Serial.write() on USB not doing transmit buffering of multiple writes correctly

A strange time-sensitive bug in my application, running on Teensy++ 2.0 and Teensyduino 1.15, finally distilled down to this:

    byte buf1[] = { 'a', 'b', 'c' };
    byte buf2[] = { '>', '>', '-', '-', '0', '1', '0', '1' };
    byte buf3[] = { 'x', 'y', 'z' };
    Serial.write(buf1, 3);
//    delay(5);
//    Serial.send_now();
    Serial.write(buf2, 8);
//    delay(5);
//    Serial.send_now();
    Serial.write(buf3, 3);
//    delay(5);
//    Serial.send_now();

If I run this over the serial monitor, it works fine. When I run it for real reading the USB response on an Android device (I've tried several models), I get no response at all.

If I un-comment the first Serial.send_now(), I get the first 3-bytes, then nothing.

If I un-comment all three Serial.send_now(), everything works. Likewise if I instead un-comment all delay(5).

I noticed here that Teensy will flush the transmit buffer after 3 ms, which made me begin to suspect that without this delay, it attempts to collect the multiple writes but somehow botches it.

With other combinations of timing and buffer sizes, I've observed zero-byte packets, incorrect response sizes, and intermittently portions of the data getting zero-filled. I would expect all these are manifestations of one underlying problem.

For now I'm working around the problem with Serial.send_now() everywhere.
I would like to investigate this, but I do not own any Andriod devices. Even if I borrowed one, how would I duplicate your setup?
Well, I know next to nothing of how USB works under the hood, but my guess is that the bulk transfer should behave the same on any device, Android or otherwise, and the serial monitor is doing something peculiar that circumvents the problem.

So with whatever you have handy to read USB, does it behave the same way?

In case it actually is something specific to Android or to the devices I tried, people say (though I haven't tried) that you can install android-x86 on virtualbox and access the USB. But even if I provide an APK to demonstrate, is that enough that you can investigate?
USB is a complex protocol. The USB host (not Teensy) has a tremendous amount of control over the entire process, so it's entirely possible the actual packets on the wire could be quite different between 2 different systems, even if Teensy is running the same code.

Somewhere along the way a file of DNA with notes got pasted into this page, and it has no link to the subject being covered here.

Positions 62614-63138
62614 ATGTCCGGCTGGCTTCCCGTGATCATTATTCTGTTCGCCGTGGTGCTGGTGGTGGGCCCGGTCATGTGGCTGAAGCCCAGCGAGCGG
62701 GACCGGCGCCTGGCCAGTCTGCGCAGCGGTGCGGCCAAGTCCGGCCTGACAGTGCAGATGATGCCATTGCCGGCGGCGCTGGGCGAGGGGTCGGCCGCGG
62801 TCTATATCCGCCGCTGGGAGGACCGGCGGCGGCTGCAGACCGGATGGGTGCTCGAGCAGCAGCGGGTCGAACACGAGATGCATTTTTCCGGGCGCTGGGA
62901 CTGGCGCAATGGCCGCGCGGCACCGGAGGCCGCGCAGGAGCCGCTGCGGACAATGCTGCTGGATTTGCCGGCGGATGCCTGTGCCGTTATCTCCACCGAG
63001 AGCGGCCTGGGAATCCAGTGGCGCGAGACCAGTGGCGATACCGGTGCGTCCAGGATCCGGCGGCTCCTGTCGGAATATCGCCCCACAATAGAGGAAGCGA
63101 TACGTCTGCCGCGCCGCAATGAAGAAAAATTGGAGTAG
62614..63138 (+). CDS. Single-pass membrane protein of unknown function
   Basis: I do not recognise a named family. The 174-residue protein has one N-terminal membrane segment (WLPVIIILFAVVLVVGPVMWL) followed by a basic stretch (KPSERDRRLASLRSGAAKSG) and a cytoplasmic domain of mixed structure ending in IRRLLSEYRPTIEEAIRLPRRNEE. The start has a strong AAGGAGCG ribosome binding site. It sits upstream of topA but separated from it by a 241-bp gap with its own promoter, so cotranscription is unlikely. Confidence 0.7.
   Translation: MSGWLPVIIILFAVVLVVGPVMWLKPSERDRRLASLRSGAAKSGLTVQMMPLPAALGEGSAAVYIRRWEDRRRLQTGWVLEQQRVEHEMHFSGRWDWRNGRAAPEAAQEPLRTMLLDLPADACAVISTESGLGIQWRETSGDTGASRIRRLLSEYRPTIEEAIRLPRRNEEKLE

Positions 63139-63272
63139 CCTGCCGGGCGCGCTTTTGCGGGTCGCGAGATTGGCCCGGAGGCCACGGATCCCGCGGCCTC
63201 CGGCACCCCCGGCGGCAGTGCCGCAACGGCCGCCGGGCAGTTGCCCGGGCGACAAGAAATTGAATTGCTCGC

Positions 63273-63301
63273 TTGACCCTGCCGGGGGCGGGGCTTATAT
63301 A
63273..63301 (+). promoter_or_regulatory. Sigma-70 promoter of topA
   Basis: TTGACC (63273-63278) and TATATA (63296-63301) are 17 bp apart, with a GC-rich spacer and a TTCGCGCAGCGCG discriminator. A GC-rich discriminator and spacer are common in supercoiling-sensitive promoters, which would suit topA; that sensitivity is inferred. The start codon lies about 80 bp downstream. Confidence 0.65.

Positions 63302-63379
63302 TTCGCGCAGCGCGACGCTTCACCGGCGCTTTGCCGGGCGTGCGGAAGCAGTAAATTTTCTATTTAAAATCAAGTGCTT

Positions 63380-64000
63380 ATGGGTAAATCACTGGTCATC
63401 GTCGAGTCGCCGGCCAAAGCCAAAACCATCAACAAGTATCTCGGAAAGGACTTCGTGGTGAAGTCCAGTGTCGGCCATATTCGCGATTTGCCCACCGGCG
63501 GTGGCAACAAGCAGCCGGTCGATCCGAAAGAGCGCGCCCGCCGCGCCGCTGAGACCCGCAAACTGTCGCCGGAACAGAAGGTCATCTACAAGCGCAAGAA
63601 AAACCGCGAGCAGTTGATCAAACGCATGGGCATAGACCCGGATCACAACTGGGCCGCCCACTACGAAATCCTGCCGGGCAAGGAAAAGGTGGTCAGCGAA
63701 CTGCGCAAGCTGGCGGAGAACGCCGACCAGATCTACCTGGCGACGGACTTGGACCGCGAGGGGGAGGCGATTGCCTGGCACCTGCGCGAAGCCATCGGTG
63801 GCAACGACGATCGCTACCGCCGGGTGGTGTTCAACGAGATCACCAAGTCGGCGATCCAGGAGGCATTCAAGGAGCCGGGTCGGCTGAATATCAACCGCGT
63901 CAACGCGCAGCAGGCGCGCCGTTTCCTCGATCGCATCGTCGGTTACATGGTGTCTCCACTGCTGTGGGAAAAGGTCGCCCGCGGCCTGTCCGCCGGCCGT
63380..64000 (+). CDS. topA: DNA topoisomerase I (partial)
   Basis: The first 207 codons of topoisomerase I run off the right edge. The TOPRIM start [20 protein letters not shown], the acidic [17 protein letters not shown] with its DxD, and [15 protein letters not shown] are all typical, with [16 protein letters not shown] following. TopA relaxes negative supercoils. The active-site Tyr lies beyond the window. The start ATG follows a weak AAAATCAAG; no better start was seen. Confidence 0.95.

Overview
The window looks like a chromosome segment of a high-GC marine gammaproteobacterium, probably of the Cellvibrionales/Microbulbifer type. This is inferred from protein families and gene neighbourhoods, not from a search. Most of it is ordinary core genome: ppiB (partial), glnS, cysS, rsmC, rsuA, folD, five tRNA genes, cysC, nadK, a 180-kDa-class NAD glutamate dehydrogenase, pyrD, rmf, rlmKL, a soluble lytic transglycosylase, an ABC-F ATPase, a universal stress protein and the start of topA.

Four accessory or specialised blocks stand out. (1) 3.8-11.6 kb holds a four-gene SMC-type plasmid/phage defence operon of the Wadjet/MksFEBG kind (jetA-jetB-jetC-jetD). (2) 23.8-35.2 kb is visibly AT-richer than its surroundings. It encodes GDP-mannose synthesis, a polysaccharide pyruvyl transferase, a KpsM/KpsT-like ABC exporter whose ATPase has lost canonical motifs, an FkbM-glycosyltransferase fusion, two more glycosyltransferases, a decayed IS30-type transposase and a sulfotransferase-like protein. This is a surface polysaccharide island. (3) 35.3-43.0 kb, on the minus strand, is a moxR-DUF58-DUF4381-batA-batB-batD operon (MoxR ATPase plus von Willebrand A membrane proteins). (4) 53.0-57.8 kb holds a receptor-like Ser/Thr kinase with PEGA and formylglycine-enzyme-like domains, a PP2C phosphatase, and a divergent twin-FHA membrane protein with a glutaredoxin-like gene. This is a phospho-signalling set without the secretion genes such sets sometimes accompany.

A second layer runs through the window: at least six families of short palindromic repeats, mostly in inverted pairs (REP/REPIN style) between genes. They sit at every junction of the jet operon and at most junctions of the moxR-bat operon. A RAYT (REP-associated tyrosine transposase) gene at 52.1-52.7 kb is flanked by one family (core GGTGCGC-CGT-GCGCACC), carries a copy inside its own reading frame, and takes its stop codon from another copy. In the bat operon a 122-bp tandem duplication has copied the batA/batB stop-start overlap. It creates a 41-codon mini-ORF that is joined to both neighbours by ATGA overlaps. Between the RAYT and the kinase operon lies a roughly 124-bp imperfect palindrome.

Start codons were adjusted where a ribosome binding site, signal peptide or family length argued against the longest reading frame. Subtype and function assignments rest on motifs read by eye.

Teensy can implement several USB types. You select the protocol from the Tools > USB Type menu. We're talking about "Serial", right?

Zero length packets are a normal part of the communications class (USB serial) protocol. Teensy ignores them when sent by the host, but will transmit them at the appropriate times as the protocol requires.

When Tools > USB Type is set to "Serial", the Arduino Serial Monitor uses the RXTX library to communicate with Teensy. There's no special USB code at all inside Arduino. The Arduino IDE is written in Java, which doesn't even have APIs for USB stuff. The only "special" thing it does is to open the port at a couple different baud rates. Setting the baud rate to 150 is used as a signal to restart your program, so the serial monitor sets the baud rate to 150, then to whatever the menu says. Teensy doesn't use the baud rate at all, since it's USB virtual serial, other than this signal and of course it's available for you to read what number the host configured (see File > Examples > Teensy > USB_Serial > USB2Serial for an example).

Why you're seeing strange things with Andriod, I do not know.

If I had an Android device here with your software (and someone familiar with how to use it), and the Teensy running your code, I'd connect a USB protocol analyzer between them and capture the actual communication. That would show what's actually happening on the USB cable.
How do you connect the Teensy to Android, trough a USB cable or Bluetooth ?

What application is used on Android to read the incoming transmissions ?

Is there any line buffering in place ? So messages should be termintated by CR/FL.

Just some little things to check ...